From Wikipedia, the free encyclopedia
Columbus Day is a holiday
celebrating the anniversary of the October 12, 1492
arrival of Europeans to the Americas. Similar holidays, celebrated as Día de
la Raza (Day of the Race) in many countries in Latin America, Día de las Culturas (Day of
the Cultures) in Costa Rica,
Discovery Day in the Bahamas,
Día de la
Hispanidad in Spain, and the
newly-renamed (as of 2002) Día de la Resistencia
Indígena (Day of Indigenous Resistance) in Venezuela, commemorate the same event.
United States observance
The first Columbus Day celebration was held in 1792, when New York City celebrated
the 300th anniversary of his landing in the New World. President Benjamin Harrison
called upon the people of the United States to celebrate Columbus Day on the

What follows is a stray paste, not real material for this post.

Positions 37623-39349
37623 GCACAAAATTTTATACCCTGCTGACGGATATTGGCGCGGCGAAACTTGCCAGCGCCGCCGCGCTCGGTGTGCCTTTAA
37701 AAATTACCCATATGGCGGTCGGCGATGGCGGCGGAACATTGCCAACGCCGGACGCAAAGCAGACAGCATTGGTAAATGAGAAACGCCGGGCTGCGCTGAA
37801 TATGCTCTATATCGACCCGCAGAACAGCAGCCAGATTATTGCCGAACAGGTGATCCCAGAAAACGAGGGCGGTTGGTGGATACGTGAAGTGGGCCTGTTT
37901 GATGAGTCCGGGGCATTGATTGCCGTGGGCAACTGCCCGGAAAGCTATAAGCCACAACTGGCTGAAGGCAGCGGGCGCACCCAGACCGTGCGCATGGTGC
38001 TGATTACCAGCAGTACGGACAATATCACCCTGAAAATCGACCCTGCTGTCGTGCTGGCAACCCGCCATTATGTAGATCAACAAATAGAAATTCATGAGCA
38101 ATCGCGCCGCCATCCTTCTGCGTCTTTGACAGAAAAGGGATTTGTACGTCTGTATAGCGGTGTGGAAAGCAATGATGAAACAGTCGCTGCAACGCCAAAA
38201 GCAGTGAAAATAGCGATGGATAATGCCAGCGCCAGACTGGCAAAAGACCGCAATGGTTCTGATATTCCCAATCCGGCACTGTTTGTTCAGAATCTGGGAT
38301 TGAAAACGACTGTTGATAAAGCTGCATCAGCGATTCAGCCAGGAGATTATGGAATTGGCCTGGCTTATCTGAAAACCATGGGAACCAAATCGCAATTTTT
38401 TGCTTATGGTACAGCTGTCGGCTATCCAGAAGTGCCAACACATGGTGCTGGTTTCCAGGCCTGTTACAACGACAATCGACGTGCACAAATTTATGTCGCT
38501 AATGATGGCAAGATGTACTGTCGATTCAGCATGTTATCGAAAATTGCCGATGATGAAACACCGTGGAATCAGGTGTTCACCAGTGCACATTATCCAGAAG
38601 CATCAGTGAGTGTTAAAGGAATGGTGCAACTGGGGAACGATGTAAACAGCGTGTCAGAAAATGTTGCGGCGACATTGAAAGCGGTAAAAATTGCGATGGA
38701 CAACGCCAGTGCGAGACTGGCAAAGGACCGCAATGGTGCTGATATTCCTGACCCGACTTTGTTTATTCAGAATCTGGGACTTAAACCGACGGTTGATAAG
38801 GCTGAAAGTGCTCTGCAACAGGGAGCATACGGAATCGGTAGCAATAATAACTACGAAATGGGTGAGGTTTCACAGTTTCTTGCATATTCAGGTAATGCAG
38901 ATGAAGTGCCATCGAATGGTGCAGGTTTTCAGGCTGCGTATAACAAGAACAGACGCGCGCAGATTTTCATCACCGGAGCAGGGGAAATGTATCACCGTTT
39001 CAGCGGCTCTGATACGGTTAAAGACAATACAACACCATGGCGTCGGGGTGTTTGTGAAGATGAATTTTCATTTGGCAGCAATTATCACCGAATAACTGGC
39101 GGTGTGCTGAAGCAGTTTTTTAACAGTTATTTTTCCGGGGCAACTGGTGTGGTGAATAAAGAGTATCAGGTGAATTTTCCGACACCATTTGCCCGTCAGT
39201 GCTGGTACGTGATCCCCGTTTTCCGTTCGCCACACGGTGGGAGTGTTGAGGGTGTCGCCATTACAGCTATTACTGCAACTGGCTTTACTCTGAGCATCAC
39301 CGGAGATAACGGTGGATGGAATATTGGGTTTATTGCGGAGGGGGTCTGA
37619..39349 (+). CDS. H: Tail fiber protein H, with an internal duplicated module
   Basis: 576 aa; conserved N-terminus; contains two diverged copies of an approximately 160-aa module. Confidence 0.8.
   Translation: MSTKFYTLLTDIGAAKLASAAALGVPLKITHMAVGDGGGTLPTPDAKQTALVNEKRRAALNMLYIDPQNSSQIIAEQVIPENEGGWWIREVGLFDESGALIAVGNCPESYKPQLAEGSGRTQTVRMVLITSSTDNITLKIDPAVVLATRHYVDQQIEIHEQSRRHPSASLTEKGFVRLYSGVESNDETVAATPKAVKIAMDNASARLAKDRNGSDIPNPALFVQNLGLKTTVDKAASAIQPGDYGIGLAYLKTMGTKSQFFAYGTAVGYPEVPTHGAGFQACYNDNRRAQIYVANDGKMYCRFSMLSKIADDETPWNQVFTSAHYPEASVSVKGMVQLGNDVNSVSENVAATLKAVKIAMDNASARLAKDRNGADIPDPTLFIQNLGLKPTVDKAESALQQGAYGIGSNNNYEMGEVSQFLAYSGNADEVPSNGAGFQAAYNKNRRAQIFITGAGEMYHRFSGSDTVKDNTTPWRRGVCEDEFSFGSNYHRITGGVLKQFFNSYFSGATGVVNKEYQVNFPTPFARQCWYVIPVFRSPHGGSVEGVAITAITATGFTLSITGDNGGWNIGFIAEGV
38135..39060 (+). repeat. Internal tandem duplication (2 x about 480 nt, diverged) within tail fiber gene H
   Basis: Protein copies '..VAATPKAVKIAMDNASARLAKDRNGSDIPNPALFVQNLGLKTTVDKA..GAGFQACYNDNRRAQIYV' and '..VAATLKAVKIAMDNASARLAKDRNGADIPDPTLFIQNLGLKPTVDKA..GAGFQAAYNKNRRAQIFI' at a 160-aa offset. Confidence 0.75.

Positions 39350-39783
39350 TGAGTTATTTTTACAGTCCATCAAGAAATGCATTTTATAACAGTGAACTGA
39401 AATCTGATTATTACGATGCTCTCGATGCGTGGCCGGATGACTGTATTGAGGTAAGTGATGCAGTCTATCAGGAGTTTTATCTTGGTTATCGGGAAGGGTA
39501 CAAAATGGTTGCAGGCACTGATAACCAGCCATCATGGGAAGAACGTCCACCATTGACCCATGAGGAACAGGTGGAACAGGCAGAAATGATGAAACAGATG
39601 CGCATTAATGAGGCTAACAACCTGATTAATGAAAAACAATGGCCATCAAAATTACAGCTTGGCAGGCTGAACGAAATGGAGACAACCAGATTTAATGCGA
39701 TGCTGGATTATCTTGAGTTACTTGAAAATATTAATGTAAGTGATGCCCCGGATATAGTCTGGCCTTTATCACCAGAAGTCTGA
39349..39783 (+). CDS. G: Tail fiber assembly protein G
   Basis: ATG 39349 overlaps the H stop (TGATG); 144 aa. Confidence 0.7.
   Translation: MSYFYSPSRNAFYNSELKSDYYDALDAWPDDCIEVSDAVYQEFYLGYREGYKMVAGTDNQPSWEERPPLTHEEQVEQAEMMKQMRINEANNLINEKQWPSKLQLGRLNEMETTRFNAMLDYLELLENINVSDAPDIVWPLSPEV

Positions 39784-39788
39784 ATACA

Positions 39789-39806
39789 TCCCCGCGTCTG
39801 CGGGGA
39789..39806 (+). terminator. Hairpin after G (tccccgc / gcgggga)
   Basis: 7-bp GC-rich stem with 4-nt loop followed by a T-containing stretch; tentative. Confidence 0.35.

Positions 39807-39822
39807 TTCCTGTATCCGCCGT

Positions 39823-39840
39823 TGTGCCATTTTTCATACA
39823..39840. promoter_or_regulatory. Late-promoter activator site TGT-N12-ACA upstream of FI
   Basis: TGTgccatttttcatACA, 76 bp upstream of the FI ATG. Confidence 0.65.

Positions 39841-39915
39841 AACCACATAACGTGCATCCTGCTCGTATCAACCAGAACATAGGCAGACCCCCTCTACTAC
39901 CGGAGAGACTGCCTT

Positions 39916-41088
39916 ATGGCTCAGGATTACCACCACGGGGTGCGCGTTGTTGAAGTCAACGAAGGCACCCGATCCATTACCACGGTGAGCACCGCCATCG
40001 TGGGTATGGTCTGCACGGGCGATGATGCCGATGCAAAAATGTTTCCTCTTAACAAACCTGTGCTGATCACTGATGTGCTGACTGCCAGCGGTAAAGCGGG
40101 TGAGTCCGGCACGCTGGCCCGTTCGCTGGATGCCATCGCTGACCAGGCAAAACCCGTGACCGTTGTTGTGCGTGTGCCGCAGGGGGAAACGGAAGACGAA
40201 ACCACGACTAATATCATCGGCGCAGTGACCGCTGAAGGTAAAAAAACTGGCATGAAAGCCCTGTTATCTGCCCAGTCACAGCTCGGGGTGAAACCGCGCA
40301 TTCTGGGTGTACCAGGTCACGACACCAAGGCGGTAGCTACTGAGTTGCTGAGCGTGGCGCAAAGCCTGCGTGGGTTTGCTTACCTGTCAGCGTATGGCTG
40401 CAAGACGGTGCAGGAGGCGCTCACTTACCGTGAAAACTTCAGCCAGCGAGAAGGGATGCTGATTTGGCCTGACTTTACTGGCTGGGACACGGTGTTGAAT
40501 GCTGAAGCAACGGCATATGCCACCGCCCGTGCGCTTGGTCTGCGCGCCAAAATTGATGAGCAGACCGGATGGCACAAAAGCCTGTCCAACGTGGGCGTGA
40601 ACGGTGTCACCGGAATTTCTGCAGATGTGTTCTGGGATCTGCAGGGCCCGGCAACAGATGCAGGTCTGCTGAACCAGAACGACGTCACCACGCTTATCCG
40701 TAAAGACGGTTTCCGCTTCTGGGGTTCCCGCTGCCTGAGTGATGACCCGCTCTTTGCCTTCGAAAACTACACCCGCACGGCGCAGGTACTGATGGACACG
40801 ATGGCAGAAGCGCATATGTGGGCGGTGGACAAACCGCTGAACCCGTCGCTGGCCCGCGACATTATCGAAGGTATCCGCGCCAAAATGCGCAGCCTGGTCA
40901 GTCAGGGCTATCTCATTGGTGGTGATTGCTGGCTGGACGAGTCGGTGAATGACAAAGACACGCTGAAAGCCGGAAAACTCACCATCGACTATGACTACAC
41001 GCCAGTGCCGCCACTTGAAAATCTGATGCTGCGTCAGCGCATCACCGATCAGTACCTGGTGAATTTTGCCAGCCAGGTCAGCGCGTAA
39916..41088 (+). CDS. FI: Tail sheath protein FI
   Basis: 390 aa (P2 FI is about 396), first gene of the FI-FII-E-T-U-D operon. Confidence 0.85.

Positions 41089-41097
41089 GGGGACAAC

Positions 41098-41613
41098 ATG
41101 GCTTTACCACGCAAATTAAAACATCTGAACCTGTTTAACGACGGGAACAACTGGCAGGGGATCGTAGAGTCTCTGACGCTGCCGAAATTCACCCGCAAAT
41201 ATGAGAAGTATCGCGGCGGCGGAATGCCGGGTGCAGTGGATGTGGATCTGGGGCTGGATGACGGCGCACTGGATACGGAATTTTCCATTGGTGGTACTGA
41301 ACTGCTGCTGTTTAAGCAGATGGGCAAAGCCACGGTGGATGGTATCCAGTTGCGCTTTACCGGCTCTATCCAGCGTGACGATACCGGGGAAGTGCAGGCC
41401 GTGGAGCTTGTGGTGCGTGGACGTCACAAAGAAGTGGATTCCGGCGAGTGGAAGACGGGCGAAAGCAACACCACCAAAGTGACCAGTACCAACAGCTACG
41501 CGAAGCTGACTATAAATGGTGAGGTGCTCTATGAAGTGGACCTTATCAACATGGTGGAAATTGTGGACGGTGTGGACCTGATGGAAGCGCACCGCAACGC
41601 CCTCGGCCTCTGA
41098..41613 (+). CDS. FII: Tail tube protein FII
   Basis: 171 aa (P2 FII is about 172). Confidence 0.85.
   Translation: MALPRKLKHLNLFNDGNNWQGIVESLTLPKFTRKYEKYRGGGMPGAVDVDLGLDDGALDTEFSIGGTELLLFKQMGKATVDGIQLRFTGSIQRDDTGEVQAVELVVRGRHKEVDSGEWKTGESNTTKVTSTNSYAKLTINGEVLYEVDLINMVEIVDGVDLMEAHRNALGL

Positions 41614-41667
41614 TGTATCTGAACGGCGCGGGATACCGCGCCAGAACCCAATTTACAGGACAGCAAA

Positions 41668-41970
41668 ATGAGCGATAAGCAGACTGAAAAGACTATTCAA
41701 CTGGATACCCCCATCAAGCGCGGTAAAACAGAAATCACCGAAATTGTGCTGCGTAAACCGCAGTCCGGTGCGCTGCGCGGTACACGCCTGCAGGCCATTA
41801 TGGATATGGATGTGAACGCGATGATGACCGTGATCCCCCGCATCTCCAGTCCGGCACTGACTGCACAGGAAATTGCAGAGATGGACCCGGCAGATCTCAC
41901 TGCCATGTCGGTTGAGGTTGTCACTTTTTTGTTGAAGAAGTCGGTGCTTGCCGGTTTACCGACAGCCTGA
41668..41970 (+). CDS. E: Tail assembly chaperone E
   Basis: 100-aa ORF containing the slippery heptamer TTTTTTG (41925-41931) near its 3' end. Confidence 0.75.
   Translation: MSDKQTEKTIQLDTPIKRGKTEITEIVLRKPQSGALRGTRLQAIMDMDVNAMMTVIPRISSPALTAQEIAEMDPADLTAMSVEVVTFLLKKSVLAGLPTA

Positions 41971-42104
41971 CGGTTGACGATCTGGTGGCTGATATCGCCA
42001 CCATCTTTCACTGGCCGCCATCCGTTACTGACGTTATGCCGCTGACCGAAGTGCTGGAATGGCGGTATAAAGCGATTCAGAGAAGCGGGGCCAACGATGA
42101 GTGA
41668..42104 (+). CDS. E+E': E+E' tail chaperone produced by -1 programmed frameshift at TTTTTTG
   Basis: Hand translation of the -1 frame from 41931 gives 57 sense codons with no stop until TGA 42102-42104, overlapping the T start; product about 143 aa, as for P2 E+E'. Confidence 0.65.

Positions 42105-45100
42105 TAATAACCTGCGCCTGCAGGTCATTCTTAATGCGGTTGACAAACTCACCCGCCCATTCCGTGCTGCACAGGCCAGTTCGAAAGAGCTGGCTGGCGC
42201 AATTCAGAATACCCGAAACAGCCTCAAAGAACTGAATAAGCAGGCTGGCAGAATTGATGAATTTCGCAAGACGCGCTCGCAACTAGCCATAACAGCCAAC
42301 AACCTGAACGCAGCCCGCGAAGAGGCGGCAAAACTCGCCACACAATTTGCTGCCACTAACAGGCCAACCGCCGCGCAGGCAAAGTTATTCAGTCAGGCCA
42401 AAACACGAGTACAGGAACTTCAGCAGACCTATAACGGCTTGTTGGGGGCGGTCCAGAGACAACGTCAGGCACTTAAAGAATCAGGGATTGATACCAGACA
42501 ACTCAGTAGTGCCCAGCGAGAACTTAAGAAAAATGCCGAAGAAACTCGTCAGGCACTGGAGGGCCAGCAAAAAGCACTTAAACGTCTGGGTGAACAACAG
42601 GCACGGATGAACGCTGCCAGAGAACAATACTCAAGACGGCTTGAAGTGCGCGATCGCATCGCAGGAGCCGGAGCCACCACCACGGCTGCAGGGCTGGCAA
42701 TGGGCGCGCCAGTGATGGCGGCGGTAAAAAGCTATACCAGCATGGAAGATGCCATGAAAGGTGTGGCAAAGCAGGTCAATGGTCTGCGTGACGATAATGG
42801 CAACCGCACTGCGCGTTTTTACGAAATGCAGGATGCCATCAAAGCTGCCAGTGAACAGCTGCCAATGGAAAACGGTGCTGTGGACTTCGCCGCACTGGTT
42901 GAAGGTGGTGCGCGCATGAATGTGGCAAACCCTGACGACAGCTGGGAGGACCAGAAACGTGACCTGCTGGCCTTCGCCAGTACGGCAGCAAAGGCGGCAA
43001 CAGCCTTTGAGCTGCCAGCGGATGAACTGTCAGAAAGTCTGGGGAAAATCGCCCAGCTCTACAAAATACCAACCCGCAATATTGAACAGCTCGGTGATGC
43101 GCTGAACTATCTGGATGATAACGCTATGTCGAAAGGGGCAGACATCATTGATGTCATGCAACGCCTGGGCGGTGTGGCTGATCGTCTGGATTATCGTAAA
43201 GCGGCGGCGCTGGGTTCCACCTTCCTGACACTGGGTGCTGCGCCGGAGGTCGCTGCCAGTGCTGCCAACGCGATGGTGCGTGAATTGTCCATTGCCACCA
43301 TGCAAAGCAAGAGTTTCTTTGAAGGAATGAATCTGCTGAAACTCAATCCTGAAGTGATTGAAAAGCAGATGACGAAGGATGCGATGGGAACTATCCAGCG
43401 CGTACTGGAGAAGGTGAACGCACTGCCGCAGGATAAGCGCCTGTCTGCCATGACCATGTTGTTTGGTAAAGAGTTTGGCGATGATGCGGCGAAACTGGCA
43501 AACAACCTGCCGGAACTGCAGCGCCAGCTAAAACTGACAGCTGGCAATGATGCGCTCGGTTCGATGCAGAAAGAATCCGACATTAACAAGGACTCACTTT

400th anniversary of the event in 1892.
Italian-Americans observe Columbus Day as a
celebration of their heritage, the first occasion being in New York City on
October 12, 1866.  Columbus Day was popularized as a holiday in the
United States by a lawyer, a son of Genoese immigrants who came to California. During the 1850s, Genoese immigrants
settled and built ranches along the Sierra Nevada foothills. As the gold ran out,
these skilled "Cal-Italians", from the Apennines, were able to prosper as self-sufficient
farmers in the Mediterranean climate of Northern
California. San Francisco has the second oldest
Columbus Day celebration, with Italians
having commemorated it there since 1869.
This lawyer then moved to Colorado, which had a population of Genoese miners,
and where, in 1907, the first state-wide celebration was held. In 1937, at the
behest of the Knights of Columbus (a Catholic fraternal
service organization named for the voyager), President Franklin Delano Roosevelt set aside
Columbus Day as a federal holiday.
Since 1971, the holiday has been commemorated in the U.S. on the second Monday in October, the
same day as Thanksgiving in
neighboring Canada. However, it is
generally observed today only by banks, schools, the U.S. Postal Service, and federal
and most state government offices, but not by businesses or stock exchanges.